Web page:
Lianne La Havas – Lianne La Havas
Soul | R&B
The end of last year saw the release of an eponymous third record from one of Britain’s foremost soul acts, which missed the mark and failed to leave a lasting impression the same way the second record did. This summer meanwhile saw a stripped back and contemplative release from an accomplished songwriter, adorned in a simple black and white cover. Now, at the centre of the Venn diagram, we find the new eponymous album from Lianne La Havas. Fittingly enough it is an album about which I find myself torn, stuck in a bizarre musical limbo somewhere between reverence and disappointment.
Given that it’s been a full five years since Blood, one of my favourite albums from the past decade, I certainly wasn’t expecting more of the same. However instead of a record that refines and expands on past successes and experiments with new sounds, we find an album that has stripped Lianne’s sound to the foundations and is in the process of building it back up again. The end result of this reinvention is her most consistent release to date, which is perhaps more of a flaw than a positive. It struggles to reach the highs of her previous records with most of the hooks falling flat, and some, like the gratingly repetitive refrains of ‘Green Papayas’ and ‘Seven Times’, even actively dragging the album down. With limited variation in tone and pacing the tracks often bleed together in a way that sadly makes it difficult to follow and be invested in the emotional arc that spans the whole record.
That’s not to say it isn’t well crafted. The production is spot on, walking the line between the raw earnest folk sensibilities and the lush layered R&B soundscape. While tracks may blend together you could take any song and appreciate it in isolation for Lianne’s sublime smoky vocals, the warm guitar tones and jazzy flourishes, and the interesting and intricate percussion. Even though the album does occasionally fade too often into the background, it has its share of standout moments that bring it rushing back to the centre of your attention.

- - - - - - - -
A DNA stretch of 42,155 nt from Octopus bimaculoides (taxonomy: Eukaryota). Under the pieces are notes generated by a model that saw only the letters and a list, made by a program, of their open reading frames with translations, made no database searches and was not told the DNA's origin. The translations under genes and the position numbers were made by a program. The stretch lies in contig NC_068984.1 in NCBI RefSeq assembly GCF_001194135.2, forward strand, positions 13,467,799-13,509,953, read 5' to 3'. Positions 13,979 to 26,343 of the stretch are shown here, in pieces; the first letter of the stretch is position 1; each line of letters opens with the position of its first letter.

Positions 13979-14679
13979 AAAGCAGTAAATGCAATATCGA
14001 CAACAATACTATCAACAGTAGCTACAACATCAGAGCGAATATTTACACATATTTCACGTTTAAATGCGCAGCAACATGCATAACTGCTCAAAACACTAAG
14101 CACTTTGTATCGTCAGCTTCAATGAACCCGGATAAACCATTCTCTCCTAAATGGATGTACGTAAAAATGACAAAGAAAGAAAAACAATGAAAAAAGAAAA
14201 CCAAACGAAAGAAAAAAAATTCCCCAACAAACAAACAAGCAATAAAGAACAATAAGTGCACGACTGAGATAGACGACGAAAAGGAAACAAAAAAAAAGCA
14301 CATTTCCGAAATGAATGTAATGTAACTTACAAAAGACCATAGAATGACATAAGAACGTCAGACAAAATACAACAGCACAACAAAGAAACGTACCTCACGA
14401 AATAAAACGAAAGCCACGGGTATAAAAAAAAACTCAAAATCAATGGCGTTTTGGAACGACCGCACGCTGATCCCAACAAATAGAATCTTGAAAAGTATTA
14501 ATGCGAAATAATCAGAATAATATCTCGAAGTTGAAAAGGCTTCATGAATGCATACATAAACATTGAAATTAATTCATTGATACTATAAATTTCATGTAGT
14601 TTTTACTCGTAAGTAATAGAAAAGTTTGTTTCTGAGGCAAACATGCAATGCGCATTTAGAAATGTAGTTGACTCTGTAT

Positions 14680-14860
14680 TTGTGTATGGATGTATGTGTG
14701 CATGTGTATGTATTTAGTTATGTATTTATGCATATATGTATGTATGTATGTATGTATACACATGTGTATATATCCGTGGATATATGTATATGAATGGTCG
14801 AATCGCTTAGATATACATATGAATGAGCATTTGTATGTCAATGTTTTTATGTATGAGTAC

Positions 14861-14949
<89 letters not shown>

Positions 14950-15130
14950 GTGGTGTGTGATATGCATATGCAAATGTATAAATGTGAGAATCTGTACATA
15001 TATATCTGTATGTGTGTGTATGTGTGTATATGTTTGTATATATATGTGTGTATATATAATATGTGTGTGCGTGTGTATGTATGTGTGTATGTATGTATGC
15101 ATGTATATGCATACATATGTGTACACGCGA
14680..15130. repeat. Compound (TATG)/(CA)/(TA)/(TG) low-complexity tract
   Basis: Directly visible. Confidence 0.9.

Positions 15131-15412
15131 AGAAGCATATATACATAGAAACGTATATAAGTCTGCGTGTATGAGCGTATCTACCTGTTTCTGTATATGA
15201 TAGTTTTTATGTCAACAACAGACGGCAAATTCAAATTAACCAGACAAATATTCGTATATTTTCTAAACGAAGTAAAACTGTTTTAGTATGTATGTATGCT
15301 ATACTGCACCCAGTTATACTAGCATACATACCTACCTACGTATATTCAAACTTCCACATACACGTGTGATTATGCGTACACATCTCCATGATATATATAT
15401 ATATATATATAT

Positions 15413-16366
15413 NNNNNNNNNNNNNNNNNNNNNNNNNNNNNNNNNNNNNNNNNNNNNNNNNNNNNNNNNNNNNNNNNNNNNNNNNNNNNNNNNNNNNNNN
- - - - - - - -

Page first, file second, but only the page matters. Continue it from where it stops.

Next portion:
‘Bittersweet’ has by far the album’s most engaging hook, and some of Lianne’s most commanding vocals to date – a track so good it appears twice to bookend the album. Album highlights ‘Paper Thin’ and ‘Sour Flower’ are the most stripped back and enrapturing offerings; the former a sparse folky affair exploring vulnerability in truly arresting fashion, the latter a stunning slow-burner that delivers passionate vocals and a coda of increasingly complex rhythms. At the album’s heart we also find Lianne’s spellbinding rendition of Radiohead’s ‘Weird Fishes’. Slowing it down, introducing robust bass and an acapella section at the mid point, before kicking into overdrive for the closing couple of minutes – all of this while maintaining the mystique of the original – must surely make it one of the all time great covers.
Lianne’s self titled is not a record that won me over on the first listen the way that Blood did. Even now, many listens down the line, I don’t love this record the way I hoped I would. The way I feel like I should. However, nor have I completely given up on it. The impression I’ve taken away is that Lianne’s latest is a grower that needs more than just repeated listens, it needs time. It’s the kind of album that you come back to a few years down the line and everything clicks. The kind of album that you need to be in the right mood for, only then do you get the full measure of it. It’s sadly not an album I’ll be rushing back to, but rest assured I’ll be revisiting in time in the hopes of seeing it in a new light.